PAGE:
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With song and satire, the fun is infectious

Anyone who has ever argued that feminists have no sense of humor needs to go directly to the Stuart Street Playhouse, where ''Broad Comedy" is settling in on Saturday nights for an open-ended run. If this irreverent, giddy, snarky-perky collage of satire, sketch comedy, and cheerleading doesn't make you laugh, then either you are incapable of laughter or you are Dick Cheney. Or, of course, both.

The six members of the ''Broad Comedy" troupe, led by writer/composer/director/performer Katie Goodman, get the audience warmed up before letting loose with the more political numbers of the 90-minute show. Just about anyone, except perhaps people who make a living from bikini waxes, can laugh at the opening song, a deftly reworked ''Cabaret" sendup called ''Mein Hair." From the moment Goodman rhymes ''frau" with ''unibrow," you know you're in for an evening of sharp writing and playful performance.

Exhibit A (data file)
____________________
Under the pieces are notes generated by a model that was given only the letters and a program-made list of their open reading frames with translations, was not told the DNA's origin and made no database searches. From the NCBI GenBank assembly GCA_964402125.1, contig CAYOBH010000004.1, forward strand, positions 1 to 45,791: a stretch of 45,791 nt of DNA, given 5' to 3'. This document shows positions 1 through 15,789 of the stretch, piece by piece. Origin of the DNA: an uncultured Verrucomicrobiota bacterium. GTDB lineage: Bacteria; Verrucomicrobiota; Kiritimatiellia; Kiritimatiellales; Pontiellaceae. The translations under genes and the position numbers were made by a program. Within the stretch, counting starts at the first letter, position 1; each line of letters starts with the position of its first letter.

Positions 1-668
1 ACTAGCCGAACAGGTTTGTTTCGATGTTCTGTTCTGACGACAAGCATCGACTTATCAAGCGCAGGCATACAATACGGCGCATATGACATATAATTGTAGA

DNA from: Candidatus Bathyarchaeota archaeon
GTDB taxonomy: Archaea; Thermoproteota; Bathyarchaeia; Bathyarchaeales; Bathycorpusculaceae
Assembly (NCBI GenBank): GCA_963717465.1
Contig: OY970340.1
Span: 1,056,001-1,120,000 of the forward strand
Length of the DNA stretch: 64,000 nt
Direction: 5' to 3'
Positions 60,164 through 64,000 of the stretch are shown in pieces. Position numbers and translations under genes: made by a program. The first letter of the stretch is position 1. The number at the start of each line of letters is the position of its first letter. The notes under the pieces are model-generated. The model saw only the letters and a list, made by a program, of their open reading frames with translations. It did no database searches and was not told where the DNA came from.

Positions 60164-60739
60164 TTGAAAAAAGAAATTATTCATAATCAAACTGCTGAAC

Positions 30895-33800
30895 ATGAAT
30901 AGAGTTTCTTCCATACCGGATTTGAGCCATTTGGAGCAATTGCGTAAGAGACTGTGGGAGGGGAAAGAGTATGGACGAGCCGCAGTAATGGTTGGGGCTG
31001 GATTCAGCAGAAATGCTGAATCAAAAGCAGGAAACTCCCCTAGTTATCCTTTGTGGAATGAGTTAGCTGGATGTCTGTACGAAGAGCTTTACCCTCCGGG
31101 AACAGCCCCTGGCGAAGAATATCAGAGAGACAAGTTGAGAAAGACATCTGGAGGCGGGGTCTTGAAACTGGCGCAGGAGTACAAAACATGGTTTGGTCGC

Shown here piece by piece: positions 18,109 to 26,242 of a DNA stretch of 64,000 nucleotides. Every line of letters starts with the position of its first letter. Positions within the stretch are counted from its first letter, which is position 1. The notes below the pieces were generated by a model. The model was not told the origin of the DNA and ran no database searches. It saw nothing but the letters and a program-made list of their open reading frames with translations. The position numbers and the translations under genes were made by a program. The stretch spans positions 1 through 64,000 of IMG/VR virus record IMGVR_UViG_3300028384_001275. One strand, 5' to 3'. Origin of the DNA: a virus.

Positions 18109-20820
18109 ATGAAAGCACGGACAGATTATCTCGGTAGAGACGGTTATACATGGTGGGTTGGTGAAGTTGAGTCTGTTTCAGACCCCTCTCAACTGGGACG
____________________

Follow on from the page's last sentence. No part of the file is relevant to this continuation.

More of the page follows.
It's not all musical fun and games, though -- sometimes the fun and games just involve talking. ''The Active Egg" gives us a businesslike ovum reviewing the résumés of several potential mates; ''I Hear What You're Saying" pushes male-sensitivity training to its absurd limits. But some of the funniest moments do come with their own scores: ''It's Great to Wait," a gospel-tinged paean to abstinence, and that old favorite from ''Oklahoma!" (or is it ''South Dakota!"?), ''The Pro-Life and the Pro-Choice Should Be Friends."

If that song oversimplifies the arguments on both sides, it still manages to provoke and amuse in the same breath. And, here as elsewhere, the actors demonstrate their singing and dancing chops along with their impeccable comic timing. It gets you ready for the gleeful swoops and pirouettes of the big finale, ''Housewife: The Ballet."

A couple of the sketches, particularly the first of two ''Park Bench Mothers" scenes, could use some tightening. These dirty-talking mamas do make us laugh, but it's also an idea that has shown up elsewhere, and the scene goes on a little too long. Still, the characters certainly do expand our vocabularies, particularly in their second scene -- just not in a way that can be described here. (Speaking of mothers, Globe columnist Ellen Goodman is the director's.)

Come to think of it, even Cheney might have to concede the humor of ''The United States Extreme Right Wing Cheerleading Squad." Women who can execute a perfect ponytail toss and gleaming smile while ridiculing the notion of hidden weapons of mass destruction -- now, that's funny.

Louise Kennedy can be reached at

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